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‘I Just Went Down’: Live PD Trooper Recalls Life-or-Death Moment He Was Shot in Head

James Casey, a now-retired Arizona State Trooper, took the stand on Thursday, and recounted the harrowing moment he was shot in the head during a 2014 traffic stop.

“I didn’t think I was going to make it,” he said.

Ramon Bueno stands trial as the man who allegedly shot him. Casey pulled over a vehicle in which the defendant was a passenger, prosecutors said.

Despite the incident, the trooper ended up coming back. His work was eventually showcased on the A&E show Live PD. He appeared on air just over two years after being shot. (Law&Crime founder Dan Abrams is a host on Live PD. A&E partially owns Law&Crime.)

The vehicle allegedly featured heavily tinted windows. Prosecutors are placing Bueno in the backseat on the driver’s side.

Casey recounted his point-of-view on what allegedly happened on October 8, 2014. He said he pulled over the vehicle in question, but became suspicious when it seemed everyone in the car made an effort not to look at him. Casey said he found this strange.

The trooper, who retired from work in 2018, said he ran the names the people in the vehicle gave him. The men’s names didn’t come back with any information, he said. The man in the passenger side (later identified as Danny Vargas) claimed to be a “Richard Aguilar,” Casey said. The man on the driver’s side (later identified as Bueno) claimed to be “Johnny Ruiz.”

Casey testified that he tried to get the defendant’s social security number. That’s when the near-fatal incident happened.

“And the next thing I heard was an explosion,” Casey said. He testified that the last thing he saw was a “look of terror” on fellow Trooper Michael Alfano‘s face.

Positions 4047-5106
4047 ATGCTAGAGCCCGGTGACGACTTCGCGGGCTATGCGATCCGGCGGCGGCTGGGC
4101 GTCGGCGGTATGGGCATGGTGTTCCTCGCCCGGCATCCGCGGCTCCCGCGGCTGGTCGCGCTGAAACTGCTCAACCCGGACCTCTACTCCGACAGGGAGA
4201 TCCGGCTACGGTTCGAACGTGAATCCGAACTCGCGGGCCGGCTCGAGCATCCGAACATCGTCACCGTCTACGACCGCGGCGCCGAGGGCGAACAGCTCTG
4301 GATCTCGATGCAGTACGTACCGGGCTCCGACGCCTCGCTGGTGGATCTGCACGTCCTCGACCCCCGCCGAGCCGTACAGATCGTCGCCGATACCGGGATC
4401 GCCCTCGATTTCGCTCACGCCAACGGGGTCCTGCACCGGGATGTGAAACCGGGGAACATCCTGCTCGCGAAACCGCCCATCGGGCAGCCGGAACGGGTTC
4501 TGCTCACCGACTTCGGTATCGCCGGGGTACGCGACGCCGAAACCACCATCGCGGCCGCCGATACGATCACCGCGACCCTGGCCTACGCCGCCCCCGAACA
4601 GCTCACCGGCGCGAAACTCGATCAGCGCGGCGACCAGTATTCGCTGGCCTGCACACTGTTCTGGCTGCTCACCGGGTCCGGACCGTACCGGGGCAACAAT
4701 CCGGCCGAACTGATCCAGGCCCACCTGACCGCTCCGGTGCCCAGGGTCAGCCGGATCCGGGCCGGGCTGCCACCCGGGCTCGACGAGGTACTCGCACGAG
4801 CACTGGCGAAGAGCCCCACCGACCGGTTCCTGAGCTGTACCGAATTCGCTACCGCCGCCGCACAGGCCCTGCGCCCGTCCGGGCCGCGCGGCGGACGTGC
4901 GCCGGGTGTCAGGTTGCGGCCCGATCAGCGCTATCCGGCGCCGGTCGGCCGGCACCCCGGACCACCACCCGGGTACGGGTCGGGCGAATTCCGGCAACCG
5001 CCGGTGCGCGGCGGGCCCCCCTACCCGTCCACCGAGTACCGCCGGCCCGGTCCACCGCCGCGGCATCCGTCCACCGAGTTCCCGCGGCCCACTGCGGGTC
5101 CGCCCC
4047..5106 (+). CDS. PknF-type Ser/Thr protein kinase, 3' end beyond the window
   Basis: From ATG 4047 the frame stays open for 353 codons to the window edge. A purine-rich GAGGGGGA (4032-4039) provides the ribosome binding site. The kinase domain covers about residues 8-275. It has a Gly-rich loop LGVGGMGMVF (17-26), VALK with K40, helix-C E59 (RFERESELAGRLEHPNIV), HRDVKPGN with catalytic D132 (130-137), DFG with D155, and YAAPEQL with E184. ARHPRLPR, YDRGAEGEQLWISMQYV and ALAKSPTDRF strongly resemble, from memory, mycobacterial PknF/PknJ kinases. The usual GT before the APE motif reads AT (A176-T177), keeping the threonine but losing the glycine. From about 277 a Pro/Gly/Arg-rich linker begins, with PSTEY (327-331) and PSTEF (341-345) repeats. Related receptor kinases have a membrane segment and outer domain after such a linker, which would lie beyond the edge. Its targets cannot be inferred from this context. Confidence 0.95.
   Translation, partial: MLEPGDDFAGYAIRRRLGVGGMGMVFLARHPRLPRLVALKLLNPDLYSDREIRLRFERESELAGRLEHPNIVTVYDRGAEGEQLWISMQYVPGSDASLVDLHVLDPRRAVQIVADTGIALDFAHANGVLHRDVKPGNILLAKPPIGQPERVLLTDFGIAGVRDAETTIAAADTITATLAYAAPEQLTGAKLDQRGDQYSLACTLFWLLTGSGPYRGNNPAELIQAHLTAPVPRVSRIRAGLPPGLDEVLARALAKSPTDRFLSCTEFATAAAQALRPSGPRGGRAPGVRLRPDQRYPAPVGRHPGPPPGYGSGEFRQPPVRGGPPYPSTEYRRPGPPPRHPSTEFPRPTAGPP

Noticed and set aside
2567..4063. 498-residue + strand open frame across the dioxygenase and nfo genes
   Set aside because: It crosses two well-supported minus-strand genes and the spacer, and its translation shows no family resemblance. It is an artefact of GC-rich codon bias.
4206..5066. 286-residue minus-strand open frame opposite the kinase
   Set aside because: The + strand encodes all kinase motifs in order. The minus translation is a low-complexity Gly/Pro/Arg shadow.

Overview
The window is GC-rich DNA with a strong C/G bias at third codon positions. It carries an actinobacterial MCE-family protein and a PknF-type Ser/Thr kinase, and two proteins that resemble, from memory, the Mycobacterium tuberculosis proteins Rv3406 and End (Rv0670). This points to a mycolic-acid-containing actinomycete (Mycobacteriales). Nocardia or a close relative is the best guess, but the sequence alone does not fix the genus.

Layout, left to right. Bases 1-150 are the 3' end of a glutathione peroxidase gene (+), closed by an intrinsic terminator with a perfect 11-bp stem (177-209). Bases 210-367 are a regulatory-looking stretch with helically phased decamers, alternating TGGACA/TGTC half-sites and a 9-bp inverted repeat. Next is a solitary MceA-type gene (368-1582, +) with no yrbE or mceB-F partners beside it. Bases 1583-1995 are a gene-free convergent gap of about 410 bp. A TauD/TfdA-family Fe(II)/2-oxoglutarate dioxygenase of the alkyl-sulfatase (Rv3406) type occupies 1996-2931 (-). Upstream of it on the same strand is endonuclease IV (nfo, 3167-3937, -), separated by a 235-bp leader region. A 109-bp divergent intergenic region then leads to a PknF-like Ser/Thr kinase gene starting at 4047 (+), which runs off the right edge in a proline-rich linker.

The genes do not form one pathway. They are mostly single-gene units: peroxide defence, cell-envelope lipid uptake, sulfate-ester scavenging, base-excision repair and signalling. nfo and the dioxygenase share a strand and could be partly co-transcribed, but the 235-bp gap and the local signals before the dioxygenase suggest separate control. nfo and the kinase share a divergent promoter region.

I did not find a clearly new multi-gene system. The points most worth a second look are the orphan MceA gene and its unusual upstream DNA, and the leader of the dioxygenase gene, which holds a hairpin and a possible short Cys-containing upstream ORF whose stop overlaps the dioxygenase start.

“I just went down,” he said.

Casey actually returned to work after multiple surgeries, but those at the scene said they thought he was going to die. Now-retired Trooper Renaldo Cruz testified to witnessing the shooting.

“I knew he was dead at that moment,” he said December 3. Cruz said that the back of Casey’s head was “mush,” and he believed that he heard the man’s final breath.

Casey would’ve agreed with his apparent prognosis.

“I didn’t think I was going to make it,” he said, adding that he a read a book 20 years ago in the military. It featured a true story about a man who got shot in the back of the head. That man discussed doing multiplication tables “to keep his mind going,” Casey said. He said he couldn’t do multiplication tables, but what he did instead was remembered the names, and pictured the faces of people he knew. “I was thinking of my wife, saying her name. My mom, and I was saying ‘mom.’ I’d see a picture of my dad; I’d say ‘dad.’ My brother; I’d say, ‘Tim.’ I was just trying to think. If I go down, and go out, I’m dead. I will never wake up.”

Five years later, he was testifying about the day he almost lost his life.

[Screengrab via Law&Crime]

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